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Home > India > Movies > Interviews

The Rediff Interview / Mashoor Kamal Amrohi

Kamal Amrohi's grandson makes his debut

May 29, 2008


Mashoor Kamal Amrohi

Mashoor Kamal Amrohi will join the list of new faces, who will make their debuts in the Hindi film industry this year. The grandson of noted filmmaker and writer Kamal Amrohi, who made classics like Mahal and Pakeezah, is ready with his film, Hum Sey Hain Jahan.

 

What makes Mashoor different from the other newcomers in town is that he is an actor, director, writer and choreographer of his first film. The 26-year-old spoke to Patcy N about his filmi dreams and his famous grandfather.

 

I was 19 when I joined Sohail Khan [Images] on the film, Maine Dil Tujko Diya, as the fifth assistant director. I was a terrible because I wasn't dependable at all. It was probably because I had led a very sheltered life. I depended on my mother for everything.

 

When I entered the world of entertainment, I saw its politics. There was a lot of manipulation going on; something that I soon got acquainted with. I became very disillusioned, and after a couple of months, I stopped working without even informing anyone.

 

It was David Dhawan, who changed all that. I joined him when he was shooting for Mujhse Shaadi Karogi. I was 21 then. My perception about filmmaking changed after joining him. I started understanding and loving films. This was because with David Dhawan, there was no hierarchy. Everyone is a part of the direction team and everyone's opinion is welcome. That's why he has given 38 superhits.

 

He is my idol. The way he explains a scene and the way he handles difficult situations is superb. Even when he is dealing with the top actors of the industry, he doesn't lose his cool. I imbibed every little thing from him -- from conceptualising a shot to executing it.

 

After the film was over, I had time on my hands. Very soon, I got bored. I spent time watching television and movies, and gained weight. My friends would discuss films with me. I liked the idea behind a certain film, and decided to write a script. That's how Hum Sey Hain Jahan was made.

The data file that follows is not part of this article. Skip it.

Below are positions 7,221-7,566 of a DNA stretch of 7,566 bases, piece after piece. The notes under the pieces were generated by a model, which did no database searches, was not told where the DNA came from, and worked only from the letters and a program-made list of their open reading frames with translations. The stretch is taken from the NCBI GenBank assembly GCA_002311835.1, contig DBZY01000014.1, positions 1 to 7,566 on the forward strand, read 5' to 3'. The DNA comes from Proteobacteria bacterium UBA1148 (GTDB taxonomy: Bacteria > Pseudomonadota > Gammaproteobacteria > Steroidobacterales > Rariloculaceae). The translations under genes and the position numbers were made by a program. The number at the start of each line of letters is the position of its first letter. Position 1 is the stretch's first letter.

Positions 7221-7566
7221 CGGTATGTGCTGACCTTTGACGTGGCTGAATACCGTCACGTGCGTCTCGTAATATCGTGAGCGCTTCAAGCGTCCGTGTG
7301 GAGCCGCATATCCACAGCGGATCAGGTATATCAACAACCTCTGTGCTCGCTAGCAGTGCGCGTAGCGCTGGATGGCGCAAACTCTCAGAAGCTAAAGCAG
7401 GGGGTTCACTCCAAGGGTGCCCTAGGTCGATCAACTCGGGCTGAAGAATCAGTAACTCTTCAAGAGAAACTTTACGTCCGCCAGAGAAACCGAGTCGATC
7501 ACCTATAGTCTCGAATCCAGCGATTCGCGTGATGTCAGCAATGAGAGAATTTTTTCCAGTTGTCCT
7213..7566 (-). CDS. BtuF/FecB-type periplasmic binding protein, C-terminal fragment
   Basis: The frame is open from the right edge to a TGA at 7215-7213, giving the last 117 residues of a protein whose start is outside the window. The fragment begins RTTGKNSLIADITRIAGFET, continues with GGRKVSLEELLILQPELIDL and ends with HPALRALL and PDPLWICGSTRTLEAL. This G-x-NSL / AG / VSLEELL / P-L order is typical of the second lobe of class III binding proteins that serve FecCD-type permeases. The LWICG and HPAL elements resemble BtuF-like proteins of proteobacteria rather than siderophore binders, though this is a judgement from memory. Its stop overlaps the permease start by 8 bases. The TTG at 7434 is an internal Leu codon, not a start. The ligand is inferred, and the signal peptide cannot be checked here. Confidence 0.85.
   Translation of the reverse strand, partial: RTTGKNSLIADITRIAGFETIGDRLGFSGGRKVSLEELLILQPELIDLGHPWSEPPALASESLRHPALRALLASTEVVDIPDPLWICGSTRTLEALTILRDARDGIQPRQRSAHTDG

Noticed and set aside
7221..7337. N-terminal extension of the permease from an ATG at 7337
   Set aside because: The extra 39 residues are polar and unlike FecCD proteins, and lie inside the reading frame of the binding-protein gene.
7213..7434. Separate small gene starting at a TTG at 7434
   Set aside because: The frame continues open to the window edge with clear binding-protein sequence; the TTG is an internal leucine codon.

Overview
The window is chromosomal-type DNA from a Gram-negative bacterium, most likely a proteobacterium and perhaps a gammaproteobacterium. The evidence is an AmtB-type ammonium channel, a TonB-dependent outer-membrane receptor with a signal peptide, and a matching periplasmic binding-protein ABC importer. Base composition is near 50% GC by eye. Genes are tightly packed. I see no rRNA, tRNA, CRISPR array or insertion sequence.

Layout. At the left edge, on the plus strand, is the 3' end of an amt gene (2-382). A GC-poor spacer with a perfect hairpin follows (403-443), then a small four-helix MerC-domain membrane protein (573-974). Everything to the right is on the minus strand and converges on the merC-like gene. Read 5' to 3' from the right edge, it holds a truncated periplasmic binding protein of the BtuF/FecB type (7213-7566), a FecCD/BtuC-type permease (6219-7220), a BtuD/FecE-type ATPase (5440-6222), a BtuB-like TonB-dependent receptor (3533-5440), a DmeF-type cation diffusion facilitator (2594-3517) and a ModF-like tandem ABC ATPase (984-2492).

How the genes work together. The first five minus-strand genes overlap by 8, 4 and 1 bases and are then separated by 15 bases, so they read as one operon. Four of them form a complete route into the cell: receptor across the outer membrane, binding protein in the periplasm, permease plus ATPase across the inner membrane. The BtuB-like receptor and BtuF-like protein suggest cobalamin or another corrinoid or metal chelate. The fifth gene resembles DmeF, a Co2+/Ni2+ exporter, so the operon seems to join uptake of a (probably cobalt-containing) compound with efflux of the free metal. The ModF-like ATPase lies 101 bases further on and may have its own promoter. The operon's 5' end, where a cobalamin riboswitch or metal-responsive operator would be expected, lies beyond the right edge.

I will not lie. My script is an inspiration. It is not an original idea. It is a straight copy of five films.

 

Hum Sey Hain Jahan is a romantic comedy with thrills, mystery and action. It is a masala movie. I changed the original title, Hum Lakh Chuppaye Pyaar Magar, because it was difficult to pronounce. The film is about of a guy, who is neither good nor bad. But he prefers shortcuts.

 

After the script was ready, I didn't want to give it to anyone else because I had visualised it while writing. I thought another director would not do justice to it. That's how I came to be the film's actor, scriptwriter, screenplay writer, dialogue writer as well as director. I have even choreographed three songs.

 

My heroine in the film is Vishaka Sen. She is an extremely talented newcomer, who had auditioned for Chak De! India. However, that didn't materialised. She came into the picture after [choreographer] Vaibhavi Merchant called up the casting directors of Yash Raj Films, as a favour.

 

A still from Hum Sey Hain JahanThough I had met her for just five days prior to the shooting, she bowled me over with her talent. She is very patient and dedicated. During a shoot in Singapore, she broke her toenail. It was 2 am and there wasn't any doctor around. But she continued shooting. Another time, she shot with high fever.

 

The most expensive part of shooting were the underwater shots in Singapore. Lighting the place up was chaotic and tedious.

 

Then, there is a scene in the film where my friend runs over a child and I am supposed to save the child's life. However, I failed to reach the child in time and my friend actually hit the child. His ankle was hurt and his mother was livid with me. I could have been sued but nothing of that sort happened.

 

I am not scared of being compared to my grandfather, Kamal Amrohi. His style, sense and genre of filmmaking is completely different from mine. He was more knowledgeable and well read than me. He made classics but I prefer entertainers.

 

His favourite films were Sagar and Ben Hur. The whole family, including our relatives, would watch them with him when they came to visit.

 

As for future projects, I haven't signed anything yet. Director Mohit Suri and I had some plans but we had to shelve that project because my film's release was shifted from April to June. But we will work together someday.

 

I haven't made a bad film. I would not release my movie the same day, June 6, with Sarkar Raj, if it was bad.





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